Figure 8: Comparison of linear and non-linear panel method predictions of surface pressure along the centerline

    Table 1: Run metrics for space-shuttle booster calculations (time normalized by linear FPV calculation time)
    Non-Dimensional Calculation time Surface Grid (number of elements) Volumetric Grid
    Linear Panel Method 1.00 35,022 na
    Non-Linear Panel Method 24.44 35,022 na
    Cartesian Grid Solver 0.91 69,120 130,929

    Application to Vorticity Dominated and Bluff Body-Type Flows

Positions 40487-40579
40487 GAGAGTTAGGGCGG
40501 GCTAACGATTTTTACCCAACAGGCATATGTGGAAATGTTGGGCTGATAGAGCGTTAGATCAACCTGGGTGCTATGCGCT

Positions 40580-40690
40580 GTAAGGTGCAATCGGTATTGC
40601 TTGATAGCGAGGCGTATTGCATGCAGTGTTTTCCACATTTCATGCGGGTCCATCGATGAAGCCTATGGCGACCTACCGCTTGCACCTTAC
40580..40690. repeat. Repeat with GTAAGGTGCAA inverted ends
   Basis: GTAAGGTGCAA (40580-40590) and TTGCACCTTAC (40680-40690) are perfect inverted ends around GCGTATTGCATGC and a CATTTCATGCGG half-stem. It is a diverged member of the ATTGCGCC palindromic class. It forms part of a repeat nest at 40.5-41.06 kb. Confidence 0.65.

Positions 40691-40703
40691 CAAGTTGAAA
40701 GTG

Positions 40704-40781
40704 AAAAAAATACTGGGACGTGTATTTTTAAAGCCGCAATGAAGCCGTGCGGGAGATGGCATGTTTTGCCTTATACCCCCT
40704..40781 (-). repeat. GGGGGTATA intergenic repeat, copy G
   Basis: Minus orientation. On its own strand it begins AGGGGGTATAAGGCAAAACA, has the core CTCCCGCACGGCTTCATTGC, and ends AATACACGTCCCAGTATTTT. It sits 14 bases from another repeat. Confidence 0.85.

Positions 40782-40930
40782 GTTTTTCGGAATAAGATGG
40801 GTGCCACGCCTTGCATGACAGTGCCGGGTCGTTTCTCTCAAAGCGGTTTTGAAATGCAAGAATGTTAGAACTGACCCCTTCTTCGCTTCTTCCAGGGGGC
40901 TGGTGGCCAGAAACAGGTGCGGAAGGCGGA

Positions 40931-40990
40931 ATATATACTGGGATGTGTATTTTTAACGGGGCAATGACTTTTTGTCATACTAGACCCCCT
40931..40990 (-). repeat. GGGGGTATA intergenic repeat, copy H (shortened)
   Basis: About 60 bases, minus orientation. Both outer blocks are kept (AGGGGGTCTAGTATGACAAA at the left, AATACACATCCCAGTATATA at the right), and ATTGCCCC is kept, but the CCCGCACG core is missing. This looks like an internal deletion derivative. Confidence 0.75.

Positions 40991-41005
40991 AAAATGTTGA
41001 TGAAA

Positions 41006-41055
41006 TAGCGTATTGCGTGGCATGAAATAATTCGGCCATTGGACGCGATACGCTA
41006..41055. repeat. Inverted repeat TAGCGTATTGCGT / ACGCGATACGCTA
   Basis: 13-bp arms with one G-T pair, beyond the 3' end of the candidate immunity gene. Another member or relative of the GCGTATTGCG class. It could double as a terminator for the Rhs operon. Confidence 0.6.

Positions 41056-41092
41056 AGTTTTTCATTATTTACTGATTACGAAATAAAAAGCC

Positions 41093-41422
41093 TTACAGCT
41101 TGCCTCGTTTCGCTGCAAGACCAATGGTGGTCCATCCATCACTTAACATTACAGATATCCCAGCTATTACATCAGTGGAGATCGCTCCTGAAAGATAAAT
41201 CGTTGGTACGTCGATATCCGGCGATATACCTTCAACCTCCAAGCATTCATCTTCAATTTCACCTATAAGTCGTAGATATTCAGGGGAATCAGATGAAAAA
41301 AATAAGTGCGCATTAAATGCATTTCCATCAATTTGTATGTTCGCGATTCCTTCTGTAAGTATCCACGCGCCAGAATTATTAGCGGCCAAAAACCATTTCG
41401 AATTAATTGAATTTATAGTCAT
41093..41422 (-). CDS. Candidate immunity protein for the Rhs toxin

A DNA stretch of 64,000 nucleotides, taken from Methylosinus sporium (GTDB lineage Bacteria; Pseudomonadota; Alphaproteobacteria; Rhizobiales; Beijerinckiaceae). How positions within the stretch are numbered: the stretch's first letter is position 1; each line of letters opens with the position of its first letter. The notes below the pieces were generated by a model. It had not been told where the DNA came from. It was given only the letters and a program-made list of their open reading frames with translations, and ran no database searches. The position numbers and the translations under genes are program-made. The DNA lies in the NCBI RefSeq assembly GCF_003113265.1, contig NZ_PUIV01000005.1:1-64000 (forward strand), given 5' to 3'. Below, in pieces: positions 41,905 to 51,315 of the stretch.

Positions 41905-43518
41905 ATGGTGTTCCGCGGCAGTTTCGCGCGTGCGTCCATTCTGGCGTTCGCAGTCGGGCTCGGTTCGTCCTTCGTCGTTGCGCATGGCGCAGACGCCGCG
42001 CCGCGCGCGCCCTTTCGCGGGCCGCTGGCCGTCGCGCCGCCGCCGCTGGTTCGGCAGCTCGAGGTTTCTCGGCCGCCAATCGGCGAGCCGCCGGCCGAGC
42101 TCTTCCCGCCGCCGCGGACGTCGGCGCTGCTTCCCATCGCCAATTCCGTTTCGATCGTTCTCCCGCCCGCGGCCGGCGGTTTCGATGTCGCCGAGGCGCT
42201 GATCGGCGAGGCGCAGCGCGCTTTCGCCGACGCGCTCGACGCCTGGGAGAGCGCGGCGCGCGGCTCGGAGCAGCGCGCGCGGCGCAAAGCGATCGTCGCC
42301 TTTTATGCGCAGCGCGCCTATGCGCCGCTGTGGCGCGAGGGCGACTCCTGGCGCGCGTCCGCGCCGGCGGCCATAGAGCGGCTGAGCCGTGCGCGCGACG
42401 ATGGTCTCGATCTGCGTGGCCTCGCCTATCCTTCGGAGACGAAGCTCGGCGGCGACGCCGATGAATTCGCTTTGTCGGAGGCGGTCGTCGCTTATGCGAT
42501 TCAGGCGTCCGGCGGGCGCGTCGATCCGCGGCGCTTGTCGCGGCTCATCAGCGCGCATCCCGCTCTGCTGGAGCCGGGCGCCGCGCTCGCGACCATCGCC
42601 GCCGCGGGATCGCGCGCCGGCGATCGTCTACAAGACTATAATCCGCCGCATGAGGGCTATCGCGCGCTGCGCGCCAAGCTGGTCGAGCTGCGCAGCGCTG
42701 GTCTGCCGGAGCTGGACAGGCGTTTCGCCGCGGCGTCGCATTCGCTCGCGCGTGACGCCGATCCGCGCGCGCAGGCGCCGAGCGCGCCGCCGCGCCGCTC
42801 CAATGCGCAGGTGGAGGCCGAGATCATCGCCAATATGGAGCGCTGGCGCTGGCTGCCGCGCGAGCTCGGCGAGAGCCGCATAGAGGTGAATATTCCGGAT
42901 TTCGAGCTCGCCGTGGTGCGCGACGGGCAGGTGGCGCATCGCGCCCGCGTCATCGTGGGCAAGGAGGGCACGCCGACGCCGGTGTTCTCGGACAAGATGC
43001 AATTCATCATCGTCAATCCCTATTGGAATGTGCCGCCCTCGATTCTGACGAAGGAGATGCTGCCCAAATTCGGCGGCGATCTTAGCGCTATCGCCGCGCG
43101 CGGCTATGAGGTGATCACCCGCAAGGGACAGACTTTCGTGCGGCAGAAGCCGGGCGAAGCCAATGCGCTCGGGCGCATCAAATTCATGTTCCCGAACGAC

Though CGE has its roots in aerodynamic design and analysis, it has been aggressively transitioned to complex flow environments in recent years. CGE has been validated for a variety of configurations ranging from isolated wings to complete aircraft and even ships. Despite its compressible nature, CGE is somewhat unique amongst Euler solvers in that it remains stable even at low Mach numbers without preconditioning. As a further demonstration of this capability is shown in Figure 9, where predictions of flow separation on the deck of the "simple frigate shape" ship geometry are compared to experiments and reveal accurate prediction of separation line. An important practical advantage of this CFD approach, over traditional RANS solvers, particularly for building/urban environments, ship and military vehicle flows (see Figure 10) that are dominated by geometries with sharp edges, is that numerical viscosity of the scheme ensures that Kutta conditions are implicitly enforced at sharp corners and edges (i.e. the flow separates appropriately without the need to model surface friction and turbulence as would be the case for a smooth surface such as a sphere or cylinder).